Return Lavras to Ukraine

It was during the Orange Revolution in December 2004 when I visited Kyiv Pechersk Lavra for the first time. I had just turned 17, and it was my first trip to Kyiv. So, I took part in the demonstrations in the evenings and I tried to visit museums and explore the capital in the mornings.

One of the first points in my must-see list was, of course, the Kyiv Pechersk Lavra. Yet, at its entrance, I was attacked by an evil Russian-speaking monk who said he would not allow me to enter the territory of the monastery with an orange ribbon on my clothes because Lavra allegedly stayed out of politics. His tone was aggressive, but the argumentation seemed reasonable, so I hid the ribbon into my pocket and went on a tour.

The impressions from the tour were discouraging enough not to visit the Lavra for the next 14 years, including the time when I even lived in Kyiv. On the one hand, there were beautiful churches, fascinating icons, breathtaking caves redolent of the history. While on the other, there was rudeness of the monks, their open hatred for Ukraine, imperial teachings during the tours and the undisguised luxury life of the monks.

While I was there, I heard about a cradle of the Slavic peoples; that in fact there was only one Slavic people — Russians, who were the descendants of the Rus; and that all the other religions were heretical. I also heard about a passionate Orthodox Yanukovych, the anathema to Mazepa and charlatan Filaret. I heard that we all had to live in Russia as one state and that the hero Illya Muromets, whose remains lied in the Caves of Saint Anthony, was a confirmation that the Russians had always been stronger, and that they always took Kyiv as a hometown. After this visit I wanted nothing but to wash it all off me, clean my ears and forget about it forever. There was another place in Kyiv where they brainwashed visitors in the same way. It was Bulgakov Museum in Podil neighborhood, and I also had a misfortune to get into it. It was my first and last time there.

Now, after four years of war with Russia and the news that the Ukrainian Church will officially receive Tomos from Constantinople, the status of the Orthodox Lavras in Ukraine became bait for Russian propaganda and political disputes in our country. As Russian mass media often say in their news stories, “junta can take the Lavras (Pochayiv, Kyiv Pechersk, Svyatohirsk) only by force.”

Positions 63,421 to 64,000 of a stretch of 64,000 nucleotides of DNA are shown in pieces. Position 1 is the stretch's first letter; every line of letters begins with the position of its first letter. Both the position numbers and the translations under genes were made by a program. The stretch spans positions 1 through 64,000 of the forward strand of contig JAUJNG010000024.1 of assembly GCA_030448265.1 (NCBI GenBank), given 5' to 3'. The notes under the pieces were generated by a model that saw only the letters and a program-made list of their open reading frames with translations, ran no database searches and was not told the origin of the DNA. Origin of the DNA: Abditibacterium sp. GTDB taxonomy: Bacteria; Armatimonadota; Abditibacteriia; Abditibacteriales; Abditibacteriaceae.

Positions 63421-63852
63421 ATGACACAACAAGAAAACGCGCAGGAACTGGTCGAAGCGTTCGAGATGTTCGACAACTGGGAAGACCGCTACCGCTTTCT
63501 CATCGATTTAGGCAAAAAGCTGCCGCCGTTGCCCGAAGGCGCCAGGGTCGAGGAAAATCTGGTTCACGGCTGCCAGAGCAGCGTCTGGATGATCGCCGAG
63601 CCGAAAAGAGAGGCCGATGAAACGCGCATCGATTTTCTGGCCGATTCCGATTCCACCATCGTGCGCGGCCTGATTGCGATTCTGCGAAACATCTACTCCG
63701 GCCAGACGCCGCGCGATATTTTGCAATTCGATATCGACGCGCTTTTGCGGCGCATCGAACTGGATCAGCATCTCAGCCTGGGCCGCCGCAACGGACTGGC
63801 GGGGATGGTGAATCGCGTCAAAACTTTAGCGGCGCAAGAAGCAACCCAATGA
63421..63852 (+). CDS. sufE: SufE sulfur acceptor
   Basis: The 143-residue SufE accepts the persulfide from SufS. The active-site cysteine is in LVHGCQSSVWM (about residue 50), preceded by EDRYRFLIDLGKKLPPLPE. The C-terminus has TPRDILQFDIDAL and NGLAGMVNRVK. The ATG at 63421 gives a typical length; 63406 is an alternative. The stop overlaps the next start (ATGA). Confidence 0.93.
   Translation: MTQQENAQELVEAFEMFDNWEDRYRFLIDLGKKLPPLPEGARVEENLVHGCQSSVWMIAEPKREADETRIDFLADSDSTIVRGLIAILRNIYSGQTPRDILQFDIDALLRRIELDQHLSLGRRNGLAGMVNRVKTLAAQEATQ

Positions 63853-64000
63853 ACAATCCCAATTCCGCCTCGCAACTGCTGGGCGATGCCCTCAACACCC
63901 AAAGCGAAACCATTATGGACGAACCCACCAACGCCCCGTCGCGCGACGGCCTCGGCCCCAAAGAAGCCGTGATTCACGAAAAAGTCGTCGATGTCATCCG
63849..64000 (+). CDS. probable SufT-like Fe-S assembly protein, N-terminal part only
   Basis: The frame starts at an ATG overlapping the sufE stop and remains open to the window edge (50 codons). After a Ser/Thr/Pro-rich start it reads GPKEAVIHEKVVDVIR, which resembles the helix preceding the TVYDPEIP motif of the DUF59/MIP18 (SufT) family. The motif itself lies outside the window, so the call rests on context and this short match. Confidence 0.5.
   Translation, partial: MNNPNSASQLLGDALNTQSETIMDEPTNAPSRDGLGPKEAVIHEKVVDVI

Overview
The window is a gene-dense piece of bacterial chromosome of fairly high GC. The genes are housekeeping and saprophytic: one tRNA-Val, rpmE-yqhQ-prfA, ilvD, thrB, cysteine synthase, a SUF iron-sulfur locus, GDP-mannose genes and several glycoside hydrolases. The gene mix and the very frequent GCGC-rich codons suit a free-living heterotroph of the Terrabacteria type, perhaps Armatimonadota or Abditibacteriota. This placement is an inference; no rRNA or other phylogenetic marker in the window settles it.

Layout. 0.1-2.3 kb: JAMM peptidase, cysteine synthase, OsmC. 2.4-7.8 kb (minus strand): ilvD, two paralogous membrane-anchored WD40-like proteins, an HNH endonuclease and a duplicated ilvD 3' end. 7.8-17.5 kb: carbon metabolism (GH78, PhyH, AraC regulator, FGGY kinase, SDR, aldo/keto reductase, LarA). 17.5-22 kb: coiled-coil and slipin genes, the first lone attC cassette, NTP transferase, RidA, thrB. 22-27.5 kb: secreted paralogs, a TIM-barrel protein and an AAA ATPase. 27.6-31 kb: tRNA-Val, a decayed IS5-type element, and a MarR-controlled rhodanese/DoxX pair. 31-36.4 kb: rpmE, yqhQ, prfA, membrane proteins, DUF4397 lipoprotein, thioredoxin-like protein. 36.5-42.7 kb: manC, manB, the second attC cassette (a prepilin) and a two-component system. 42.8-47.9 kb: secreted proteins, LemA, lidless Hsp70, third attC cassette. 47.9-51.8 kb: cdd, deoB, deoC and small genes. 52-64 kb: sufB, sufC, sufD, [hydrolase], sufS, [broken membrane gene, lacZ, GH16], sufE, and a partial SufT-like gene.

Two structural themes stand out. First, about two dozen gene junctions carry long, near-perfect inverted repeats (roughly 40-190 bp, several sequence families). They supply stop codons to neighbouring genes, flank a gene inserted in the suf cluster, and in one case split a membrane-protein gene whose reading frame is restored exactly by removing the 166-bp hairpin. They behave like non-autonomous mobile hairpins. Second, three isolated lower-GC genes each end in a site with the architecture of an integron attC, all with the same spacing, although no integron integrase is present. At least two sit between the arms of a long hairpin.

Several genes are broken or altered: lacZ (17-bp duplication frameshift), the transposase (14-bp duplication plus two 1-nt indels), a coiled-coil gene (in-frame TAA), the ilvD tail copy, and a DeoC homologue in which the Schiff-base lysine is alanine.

After all, the recent change in the legal status of the Pochayiv Lavra only stirred up emotions. Earlier, the commission of the Ministry of Justice canceled the decision on the state registration of the right of the Ukrainian Orthodox Church of the Moscow Patriarchate to use the property of the Holy Dormition Pochayiv Lavra.

The fact is that being in the hands of the Moscow Patriarchate, all three Orthodox Lavras became one of Russia’s means of waging a hybrid war against Ukraine, a tool of brainwashing and inciting hostility between people and peoples. You will probably not be surprised by the fact that the website of the Pochayiv Lavra located in Western Ukraine has only Russian-language version. Similarly, nobody was surprised by the words of the Russian terrorist Girkin, who captured and destroyed Donbas under the Kremlin order. Once he said in the interview: “All my protection consisted of the monks of the Sviatohirskaya Lavra. One of the Sviatohirsk novices was in charge of the division of the Slavic brigade.”

Unfortunately, Kyiv Pechersk Lavra associates not with holiness but with its Superior Pavlo (Lebedev), his luxury life, Mercedes cars and his sermon that took place in January 2014, after the first murders on Maidan, when this clergyman compared Yanukovych to Jesus Christ.

I do not even mention the fact that the priests carry out reconstructions and repairs according to their preferences and tastes, often destroying or distorting ancient monuments in these national holy places.

Is there any solution to this problem? I believe that it would be a mistake to take Lavra away from one church and give it to the other (even though, this time it could be the Ukrainian church). We need to transfer Lavras to State ownership, or the ownership of the national historical and cultural heritage sites following the example of St. Sophia’s Cathedral. That’s it.

Andii Lyubka 

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